The Getting Over series aims to detail the psychological rules that the world of pro wrestling has developed over the past 100 years to draw the biggest houses and biggest fan reactions possible.
Rule No. 1 - It's all about the money
Rule No. 2 - Fans will hate a heel more if he can make them respect him
Rule No. 3 - A baby face should be billed as a believable underdog
Rule No. 4 - Always exaggerate, even when the truth is impressive
Rule No. 5 - A heel should have no redeemable qualities
Rule No. 6 - A heel should use flawed logic to justify his actions
Stone Cold Steve Austin is considered arguably the most popular wrestler in the history of the sports entertainment business, but his career wasn't trending anywhere near this direction during his first six years in the squared circle.
Some of this inability to get over had to do with Austin, who is a great solo artist, being stuck in a tag team (The Hollywood Blonds) and factions (Paul Heyman's Dangerous Alliance and the bombastically named Stud Stable), as well as being hamstrung by his initial WWE moniker of The Ringmaster.
As much as those elements held him back, what Austin really needed to hit his elite stride was some assistance from the next rule in the Getting Over series.
Rule No. 7 - A great babyface needs a great heel to truly get over
This rule goes back to the ancient proverb of one being able to judge a man by the reputation of his enemies. An audience can see the average heel defeated on a daily basis, and can even see some main event heels vanquished on nearly every pay-per-view.
What they really want to see is the comeuppance of an unbeatable heel whose awful actions can turn an indecisive crowd into an angry mob.
Austin certainly had that type of enemy in the form of Mr. McMahon, whose overbearing, power-hungry character drove fans to the edge of their seats with rage. It's why those fans flocked in record numbers to buy Austin's gear after Stone Cold did things like pouring cement into McMahon's Corvette, giving The Corporation a beer bath and helping shave McMahon's head at WrestleMania 23. Austin finally had a heel capable of provoking his Texas Rattlesnake character into full rage mode that got that persona over to an extent that the wrestling world hadn't seen before and hasn't seen since.
The best enemies are former friends
To say the sons of Fritz Von Erich were primed for superstardom with the fans of World Class Championship Wrestling in the late 1970s and early 1980s would be an understatement. David, Kerry and Kevin Von Erich were young, energetic and athletic talents with the aesthetics to win over the ladies and the toughness to get the respect of the men.
Even with all of these factors working in their favor, though, by late 1982 the Von Erichs were languishing in matches against foes such as King Kong Bundy, The Great Kabuki and Bill Irwin. Taking nothing away from this trio, they weren't the caliber of heels capable of moving the Von Erichs up to the status of elite babyfaces.
That all changed when The Fabulous Freebirds moved to WCCW in October 1982.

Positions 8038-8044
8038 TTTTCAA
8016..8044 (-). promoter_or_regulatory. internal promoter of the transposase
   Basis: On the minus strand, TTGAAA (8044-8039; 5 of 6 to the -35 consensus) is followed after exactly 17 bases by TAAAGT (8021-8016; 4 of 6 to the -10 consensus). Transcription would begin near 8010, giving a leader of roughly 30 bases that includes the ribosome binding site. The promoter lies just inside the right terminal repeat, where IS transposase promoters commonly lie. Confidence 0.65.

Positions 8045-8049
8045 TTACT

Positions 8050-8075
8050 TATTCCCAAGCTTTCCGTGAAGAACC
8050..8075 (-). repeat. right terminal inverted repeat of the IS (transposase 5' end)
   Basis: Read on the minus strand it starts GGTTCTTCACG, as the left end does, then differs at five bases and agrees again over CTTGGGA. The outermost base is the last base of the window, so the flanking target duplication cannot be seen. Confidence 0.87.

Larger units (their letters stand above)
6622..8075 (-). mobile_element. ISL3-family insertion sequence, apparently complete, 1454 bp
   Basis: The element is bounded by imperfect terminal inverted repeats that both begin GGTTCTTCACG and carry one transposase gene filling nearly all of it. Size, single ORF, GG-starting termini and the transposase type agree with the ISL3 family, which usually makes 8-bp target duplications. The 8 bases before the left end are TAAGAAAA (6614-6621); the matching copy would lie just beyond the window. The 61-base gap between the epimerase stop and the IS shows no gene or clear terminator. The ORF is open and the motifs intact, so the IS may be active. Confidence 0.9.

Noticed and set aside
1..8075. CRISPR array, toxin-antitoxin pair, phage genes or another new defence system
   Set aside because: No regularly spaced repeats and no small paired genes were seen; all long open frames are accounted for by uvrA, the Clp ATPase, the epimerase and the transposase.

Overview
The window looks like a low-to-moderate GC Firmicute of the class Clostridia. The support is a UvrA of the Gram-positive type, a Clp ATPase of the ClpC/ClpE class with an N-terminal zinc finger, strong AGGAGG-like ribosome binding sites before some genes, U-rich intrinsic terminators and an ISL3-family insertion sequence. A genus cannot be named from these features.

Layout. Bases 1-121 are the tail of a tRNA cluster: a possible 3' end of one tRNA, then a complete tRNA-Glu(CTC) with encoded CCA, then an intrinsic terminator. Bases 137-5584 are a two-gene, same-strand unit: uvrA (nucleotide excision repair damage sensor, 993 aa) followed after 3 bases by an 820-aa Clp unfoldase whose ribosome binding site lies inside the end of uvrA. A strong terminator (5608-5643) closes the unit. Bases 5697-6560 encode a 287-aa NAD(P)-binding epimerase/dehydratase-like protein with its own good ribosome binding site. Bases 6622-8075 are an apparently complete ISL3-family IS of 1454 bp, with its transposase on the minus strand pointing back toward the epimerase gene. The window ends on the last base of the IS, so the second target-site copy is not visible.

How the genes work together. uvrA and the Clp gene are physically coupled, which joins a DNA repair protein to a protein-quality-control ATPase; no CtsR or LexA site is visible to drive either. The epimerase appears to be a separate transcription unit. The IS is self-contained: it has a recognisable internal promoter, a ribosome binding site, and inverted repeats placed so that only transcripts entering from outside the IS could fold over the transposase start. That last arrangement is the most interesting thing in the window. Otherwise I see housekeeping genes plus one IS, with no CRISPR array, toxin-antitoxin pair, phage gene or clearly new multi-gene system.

The early on-screen friendship that developed between these teams was necessary for the Freebirds' eventual heel turn, but what really made this feud work was the push the Freebirds had received on Georgia Championship Wrestling just before making the move to WCCW. The GCW show was one of the first nationally televised pro wrestling programs, so when the Freebirds won that promotion's NWA National tag team titles in the summer of 1982, it proved to the viewing audience that this was a powerhouse team.
This is why when Freebirds leader Michael "P.S." Hayes was first introduced to the WCCW audience as a babyface, he got immediate cheers from the crowd. Hayes got even more positive reaction when he informed the fans that his Freebird brother Terry "Bam Bam" Gordy would soon be on his way to join him.
Since the WCCW's spectators were already familiar with the Freebirds' in-ring greatness, it took minimal effort to get them to believe the men from Badstreet USA would be a real threat to the Von Erichs' WCCW hegemony. That reputation and the infamous cage match on Christmas night in 1982, in which Hayes and Gordy turned on Kerry Von Erich by hitting him in the head with the steel cage door and costing him an NWA World title victory over Ric Flair, was all it took to spark the feud that vaulted the Von Erichs into stratospheric heights of popularity.
There can only be one at a time
In looking over the history of heels who are hated enough to push a babyface into box-office status, it quickly becomes clear that there is usually room for only one of these heels in a promotion at a time.
There are exceptions to this rule -- most notably Shawn Michaels' concurrent elite heel run next to Mr. McMahon during the Attitude Era -- but by and large the "one at a time" tenet holds true.
This could be a problem in today's WWE. Brock Lesnar's recent Survivor Series loss to Bill Goldberg shows that Lesnar still has the kind of heel credentials to move a great babyface into potential WrestleMania main event status, but as long as Lesnar fills that role, it will be next to impossible for someone else to take it over.
Since Lesnar works a part-time schedule that had him wrestle only 13 matches in 2016, he simply is not in the ring or on RAW or SmackDown enough to get the full value from the No. 1 heel spot. Unless or until that changes, it could be a major factor in preventing some of the WWE's top babyface talents from reaching their full potential.